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October 23, 2011

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Westwood: Don't buy clothes for 6 months

DAME Vivienne Westwood's first-ever show in Asia dazzled the audience with her idiosyncratic panoply of trinket silk corset dresses, Mao caps, lace wedding gowns and vertiginous platform shoes that could only have sprung from the mind of the Mother of Punk.

The runway show on Thursday night at the Shanghai International Fashion Center in northeastern Shanghai's Yangpu District featured striking, somewhat obscure fairytale styles. Models wore white facial makeup and painted features that conveyed an otherworldly aura. Westwood's striking Gold Label and Red Carpet pieces were impeccably crafted and fitted.

After the highly successful and impressive catwalk show, I went back stage and sipped champagne with the flame-haired lady who throughout that day had eaten just one banana.

After having debuted her spring/summer 2012 man collection in Milan, Red Label in London and Gold Label in Paris, Dame Vivienne brought to Shanghai a mix of her four clothing lines, plus the capsule collection Red Carpet by Vivienne Westwood.

"When doing a fashion show, it's impossible to repeat," the legendary designer told me in an interview as she sipped champagne. "I brought something together from all my lines: a lot of evening dresses with less day wear. We've selected wonderful pieces from my favorite Gold Label and there were a lot of pieces from Red Carpet which I've never shown anywhere else.

"With all the pieces together, we just wanted to show the Vivienne Westwood look," she added.

Westwood said the models were attractive in their white "mask" makeup, adding that "you can also imagine my clothes on somebody without makeup."

Models also sported Westwood's Mao cap, one of her latest designs from the new Gold Label collection.

Her show exhibited influences from around the world and China was an important inspiration. Westwood incorporated Chinese calligraphy characters for her own name in a print taken from Chinese flower painting.

For the past 20 years, Westwood has been an ardent admirer of traditional Chinese ink-wash painting and has given it a great deal of thought. By contrast, in a lot of modern art today there isn't much skill, she said.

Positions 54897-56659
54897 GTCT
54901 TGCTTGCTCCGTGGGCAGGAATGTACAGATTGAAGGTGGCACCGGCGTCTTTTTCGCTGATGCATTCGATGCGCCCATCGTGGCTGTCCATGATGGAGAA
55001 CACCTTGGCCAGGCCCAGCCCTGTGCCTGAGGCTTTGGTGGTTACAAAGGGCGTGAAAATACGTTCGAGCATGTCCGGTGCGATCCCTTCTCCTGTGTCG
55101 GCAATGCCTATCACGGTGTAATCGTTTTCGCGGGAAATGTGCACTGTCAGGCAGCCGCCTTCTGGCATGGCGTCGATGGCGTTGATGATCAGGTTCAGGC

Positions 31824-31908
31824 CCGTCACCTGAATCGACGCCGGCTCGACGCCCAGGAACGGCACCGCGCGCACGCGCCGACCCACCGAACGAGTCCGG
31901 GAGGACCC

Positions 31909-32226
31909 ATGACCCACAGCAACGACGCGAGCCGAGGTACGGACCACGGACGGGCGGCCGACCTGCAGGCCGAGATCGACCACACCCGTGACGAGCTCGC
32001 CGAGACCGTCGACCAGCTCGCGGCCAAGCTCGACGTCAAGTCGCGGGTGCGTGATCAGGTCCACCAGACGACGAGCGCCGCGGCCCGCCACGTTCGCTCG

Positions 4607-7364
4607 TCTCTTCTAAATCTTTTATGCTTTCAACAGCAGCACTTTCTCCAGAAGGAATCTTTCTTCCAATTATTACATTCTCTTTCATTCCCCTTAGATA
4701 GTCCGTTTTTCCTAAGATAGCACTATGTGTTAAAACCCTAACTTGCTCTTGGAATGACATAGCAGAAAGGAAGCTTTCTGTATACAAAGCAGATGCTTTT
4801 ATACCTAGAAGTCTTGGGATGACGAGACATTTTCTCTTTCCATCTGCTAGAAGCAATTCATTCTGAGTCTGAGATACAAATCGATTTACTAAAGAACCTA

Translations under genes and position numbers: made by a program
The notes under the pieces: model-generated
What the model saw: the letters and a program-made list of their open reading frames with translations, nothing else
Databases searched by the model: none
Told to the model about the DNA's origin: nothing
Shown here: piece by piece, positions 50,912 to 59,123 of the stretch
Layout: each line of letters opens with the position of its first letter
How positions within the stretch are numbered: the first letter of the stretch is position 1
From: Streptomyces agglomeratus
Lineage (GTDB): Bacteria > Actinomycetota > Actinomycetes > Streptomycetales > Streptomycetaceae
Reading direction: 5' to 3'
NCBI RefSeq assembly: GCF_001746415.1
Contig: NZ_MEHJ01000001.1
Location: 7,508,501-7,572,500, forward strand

"I think Chinese civilization is the high point of human achievement in the last 4,000 years. To me, there was nothing more wonderful than Chinese painting," she said. "There is no progress in art. Great arts are timeless. The Chinese painting is absolutely perfect and you can't progress from something that is perfect."

She spoke philosophically and said she has reflected on Chinese painting. "How did someone ever do that? It was a miracle to me," she said. "It's a view of the world, a representation of life. There is nothing more futuristic than Chinese painting."

Unlike many other fashion designers, Westwood does not place fashion at the center of her universe. Dame Vivienne, who is now 70, spoke slowly and deliberately about decline in art, the future, the need to fight climate change and the Gaia theory (that considers Earth and all its organisms and systems to be a self-regulating whole) - not hemlines or her latest design inspirations.

Even more than a designer, she is a thinker.

I could feel her frustration at the seemingly degraded state of the art world.

"If we really have art lovers, then maybe we will have some artists," she said. "Young people nowadays are succumbing to fads and the latest things. They are being brainwashed completely to think the past doesn't count. They are not engaged with the world they live in."

She said she is distressed by the problem of climate change but is not just wringing her hands.

"I am being very practical about it, I'm raising money to save the rainforest," she said. "My most eco-friendly solution is the mantra I keep repeating - I tell people not to buy any clothes for six months. For myself, I still wear clothes from 10 years ago.

"Buy less, choose well, make it last.

"The only possible growth is through quality, instead of quantity. I'm trying to reduce the number of items in each of our collections and keep the quality," she said.

The future is troubling and Westwood believes the current financial crisis will get much worse.

Looking back at more than four decades in fashion, she said it was not her greatest love.

"I didn't want to do fashion for at least 15 years, I did it because I was good at it and I thought it was my duty to do it," she said. "When you are very good at something, you want people to recognize it, and I will still carry on."

"Apart from that, I didn't really like it (fashion) and I always wanted to read my books," she said.

Westwood currently is reading a lot about climate change, including a book by British scientist and environmentalist James Lovelock who proposed the Gaia (after the Greek goddess of the Earth) hypothesis of a biosphere as a self-regulating entity that can keep the planet healthy.

"I've gained a lot from reading his book. People must find out about this Gaia theory," she said.

Dame Vivienne is known for leading a very full life.

"My only regret is that I would like to be born today," she told me. "I want to be the last person in the world. I want to know what is going to happen."


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